We tell stories all the time in my part of the world. It’s constant. Funny stories, tall tales, fairy tales, anecdotes, etc. I learned at an early age I was good at it. I could tell stories to a group of people and keep them entertained. That’s really where I started. Telling stories.



Fiona: Can you share a little of your current work with us?

Well, my current novel is way too rough to share an excerpt as yet. It’s a historical fiction piece about one of the first women tattoo artists and her life. It’s going to be a big one, so look out for it!


Fiona: Is there anything you find particularly challenging in your writing?

After years of writing, I don’t have a hard time doing the work anymore. It comes quickly and easily on good days. Instead, the most challenging thing is finding the time. You can tell yourself you are a professional writer, but life still comes knocking on the door to remind you of the dishes in the sink or the school appointment.


Fiona: Do you have to travel much concerning your book(s)?

Most of my long distance travelling has been for conferences and award ceremonies. I’ve placed in three competitions so far that sent me to Washington, Chicago, and soon to Miami.


Fiona: Who designed the covers?

Most of the time, cover artists do it. On my science fiction novella, Vacuum, that was published recently, I actually did the artwork on the cover. The cover artist did the text. I did the entire cover for my horror novelette, Sewn. I also did the cover for my short story that’s soon to be a video game called Danielle’s Inferno.




Fiona: What was the hardest part of writing your book?

Making it real. Making the people feel real. Giving them three dimensions.


Fiona: Did you learn anything from writing your book and what was it?

I learned that if it makes you cry, it should make your reader cry. Likewise, if you want them to cry, you better cry first.



Fiona: If any of your books was made into a film who would you like to play the lead?

Hahaha. It depends which book I suppose. With I Once Knew Vincent, I’d love to see Sean Harris play Vincent Van Gogh. I think he’d be amazing.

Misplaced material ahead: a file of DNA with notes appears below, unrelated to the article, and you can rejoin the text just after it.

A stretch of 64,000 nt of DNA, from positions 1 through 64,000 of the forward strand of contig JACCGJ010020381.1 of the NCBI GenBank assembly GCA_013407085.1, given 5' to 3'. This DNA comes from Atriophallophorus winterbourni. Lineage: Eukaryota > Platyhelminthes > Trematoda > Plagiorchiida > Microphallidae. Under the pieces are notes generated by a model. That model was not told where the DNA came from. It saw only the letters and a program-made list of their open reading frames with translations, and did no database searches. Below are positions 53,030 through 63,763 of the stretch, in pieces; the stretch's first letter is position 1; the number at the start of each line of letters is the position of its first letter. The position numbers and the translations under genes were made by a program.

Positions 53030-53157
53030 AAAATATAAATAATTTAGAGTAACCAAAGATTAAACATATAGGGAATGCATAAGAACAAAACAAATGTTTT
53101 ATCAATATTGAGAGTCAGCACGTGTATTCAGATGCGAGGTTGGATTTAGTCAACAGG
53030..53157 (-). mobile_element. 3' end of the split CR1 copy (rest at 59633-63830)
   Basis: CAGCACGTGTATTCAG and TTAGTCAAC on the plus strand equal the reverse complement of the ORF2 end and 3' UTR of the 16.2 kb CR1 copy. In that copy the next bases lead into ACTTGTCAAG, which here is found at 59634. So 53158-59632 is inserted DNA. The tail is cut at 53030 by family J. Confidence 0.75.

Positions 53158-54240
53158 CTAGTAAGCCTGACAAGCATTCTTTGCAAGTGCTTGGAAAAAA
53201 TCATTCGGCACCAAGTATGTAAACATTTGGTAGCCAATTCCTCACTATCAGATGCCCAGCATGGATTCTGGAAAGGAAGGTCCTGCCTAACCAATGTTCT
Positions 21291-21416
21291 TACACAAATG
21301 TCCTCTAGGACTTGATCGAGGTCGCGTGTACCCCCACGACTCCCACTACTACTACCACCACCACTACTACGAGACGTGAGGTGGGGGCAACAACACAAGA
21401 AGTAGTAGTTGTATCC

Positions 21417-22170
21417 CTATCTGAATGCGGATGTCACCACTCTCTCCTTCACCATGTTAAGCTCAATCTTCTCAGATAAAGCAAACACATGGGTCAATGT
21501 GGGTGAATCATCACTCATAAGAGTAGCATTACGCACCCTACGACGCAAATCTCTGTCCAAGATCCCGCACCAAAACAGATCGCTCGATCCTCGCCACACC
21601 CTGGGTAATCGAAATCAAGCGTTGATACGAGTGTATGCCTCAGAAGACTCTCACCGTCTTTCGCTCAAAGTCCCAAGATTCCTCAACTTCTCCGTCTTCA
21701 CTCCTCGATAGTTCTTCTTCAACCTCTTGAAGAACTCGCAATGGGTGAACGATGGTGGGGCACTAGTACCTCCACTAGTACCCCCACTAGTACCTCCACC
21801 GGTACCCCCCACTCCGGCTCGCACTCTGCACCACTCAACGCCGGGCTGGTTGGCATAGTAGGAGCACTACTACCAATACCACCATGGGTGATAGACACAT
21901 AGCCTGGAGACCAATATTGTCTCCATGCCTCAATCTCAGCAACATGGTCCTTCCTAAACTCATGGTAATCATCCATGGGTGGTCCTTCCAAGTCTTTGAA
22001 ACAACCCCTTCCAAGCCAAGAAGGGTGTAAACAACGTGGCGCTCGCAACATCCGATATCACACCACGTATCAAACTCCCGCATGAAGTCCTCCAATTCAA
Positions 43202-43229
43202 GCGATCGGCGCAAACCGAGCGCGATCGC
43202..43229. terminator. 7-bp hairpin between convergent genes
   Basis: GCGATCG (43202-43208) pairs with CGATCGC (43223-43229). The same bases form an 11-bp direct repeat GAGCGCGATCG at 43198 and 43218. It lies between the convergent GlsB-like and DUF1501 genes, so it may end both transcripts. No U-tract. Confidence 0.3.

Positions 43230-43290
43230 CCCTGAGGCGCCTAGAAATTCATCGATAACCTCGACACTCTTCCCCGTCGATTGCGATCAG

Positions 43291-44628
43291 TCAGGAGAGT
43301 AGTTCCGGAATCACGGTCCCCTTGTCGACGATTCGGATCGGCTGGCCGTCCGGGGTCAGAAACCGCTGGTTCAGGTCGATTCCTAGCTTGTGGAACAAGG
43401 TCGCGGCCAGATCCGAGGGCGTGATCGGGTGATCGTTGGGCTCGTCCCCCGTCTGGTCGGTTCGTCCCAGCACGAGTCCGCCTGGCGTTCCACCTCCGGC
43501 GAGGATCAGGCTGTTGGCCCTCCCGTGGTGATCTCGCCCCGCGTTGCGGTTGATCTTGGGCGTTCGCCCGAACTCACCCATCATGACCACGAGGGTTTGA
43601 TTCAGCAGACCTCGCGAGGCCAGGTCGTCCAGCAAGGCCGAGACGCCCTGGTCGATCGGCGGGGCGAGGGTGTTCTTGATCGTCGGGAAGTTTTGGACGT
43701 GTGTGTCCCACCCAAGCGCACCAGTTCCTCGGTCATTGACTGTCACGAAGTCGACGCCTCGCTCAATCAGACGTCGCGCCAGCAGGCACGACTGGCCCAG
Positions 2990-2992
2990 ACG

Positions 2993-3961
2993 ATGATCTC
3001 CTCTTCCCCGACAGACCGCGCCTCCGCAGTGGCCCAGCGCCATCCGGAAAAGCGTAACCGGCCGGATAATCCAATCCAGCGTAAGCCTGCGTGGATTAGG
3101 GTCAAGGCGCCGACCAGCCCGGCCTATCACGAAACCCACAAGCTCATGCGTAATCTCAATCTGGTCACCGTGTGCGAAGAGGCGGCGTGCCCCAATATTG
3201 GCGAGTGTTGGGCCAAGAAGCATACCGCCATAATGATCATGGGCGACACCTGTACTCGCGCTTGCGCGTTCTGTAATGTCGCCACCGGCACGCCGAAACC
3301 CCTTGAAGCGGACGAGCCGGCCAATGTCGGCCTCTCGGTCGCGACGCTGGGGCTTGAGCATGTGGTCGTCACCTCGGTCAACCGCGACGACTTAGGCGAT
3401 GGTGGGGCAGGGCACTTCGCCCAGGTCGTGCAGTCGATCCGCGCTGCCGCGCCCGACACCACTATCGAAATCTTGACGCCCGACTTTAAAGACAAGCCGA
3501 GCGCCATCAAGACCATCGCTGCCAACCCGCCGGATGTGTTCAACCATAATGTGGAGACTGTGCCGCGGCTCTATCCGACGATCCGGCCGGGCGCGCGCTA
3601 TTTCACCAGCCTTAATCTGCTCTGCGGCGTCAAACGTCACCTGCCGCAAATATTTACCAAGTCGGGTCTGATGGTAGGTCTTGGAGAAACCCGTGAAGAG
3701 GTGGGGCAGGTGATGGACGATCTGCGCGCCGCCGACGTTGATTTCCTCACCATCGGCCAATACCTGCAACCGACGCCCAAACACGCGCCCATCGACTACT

Fiona: Do you have any advice for other writers?

If you want to write, do it. Write a lot. Don’t stop because it’s terrible. It’s okay if it’s terrible. It will get better. When you aren’t writing, read. The best way to be a better writer is the read the ones that have it down to an art.


Fiona: Do you have anything specific that you want to say to your readers?

Buy my books? Just kidding. I suppose I hope at least one or two of my pieces resonate with you in some way. I hope you find joyful moments in them. I hope I make you cry with some because I did…a lot. Thanks for reading!




Fiona: What book are you reading now?

I am currently reading Bird By Bird written by Anne Lamott. It is a book about writing and the realities of being a writer. It’s very insightful and something I recommend to just about any writer out there no matter where they are in their career.




Fiona: Do you remember the first book you read?

I don’t really. I think it was something involving a mouse and Christmas.




Fiona: What makes you laugh/cry?

Cats and children. Not necessarily in that order, but they do both in equal measures.




Fiona: Is there one person pass or present you would meet and why?

Gene Wilder, who so recently passed. I always wanted to know how he was able to be so effortlessly whimsical and lovely despite all he had lost.




Fiona: What do you want written on your head stone and why?

I don’t want anyone to take up time worrying over my grave. I always wanted to be buried under a willow tree with a stone that said something like…

Here stands a willow tree.

Please let it weep for me.

Live your life and let me be.




Fiona: Other than writing do you have any hobbies?

I am a mom of a toddler so my hobbies involve Sesame Street and poo. Well, and I’m still an artist, so painting, drawing, sculpting, illustrating, video games, etc.




Fiona: What TV shows/films do you enjoy watching?

My watch list swings on a scale from “oh how insightful and artsy” to “please don’t judge me because I like this.” If it has a good story and/or makes me laugh, I like it.




Fiona: Favorite foods / Colors/ Music

I love Cajun food most of all. I adore the most vibrant colors that hurt most people’s retinas, and music so good that makes me sing really loud and terribly because my singing voice is just awful.




Fiona: If you were not a writer what else would you like to have done?

Well, I’d be an artist, which I still do that on the side. I guess I currently do the two things I was meant to do. I’m lucky that way.




Fiona: Do you have a blog/website? If so what is it?

My website is . It has some information about me, my different pen names, and my work. There are links to where you can buy my books and the latest about what’s going on with appearances and the like.

Thanks so much for interviewing me!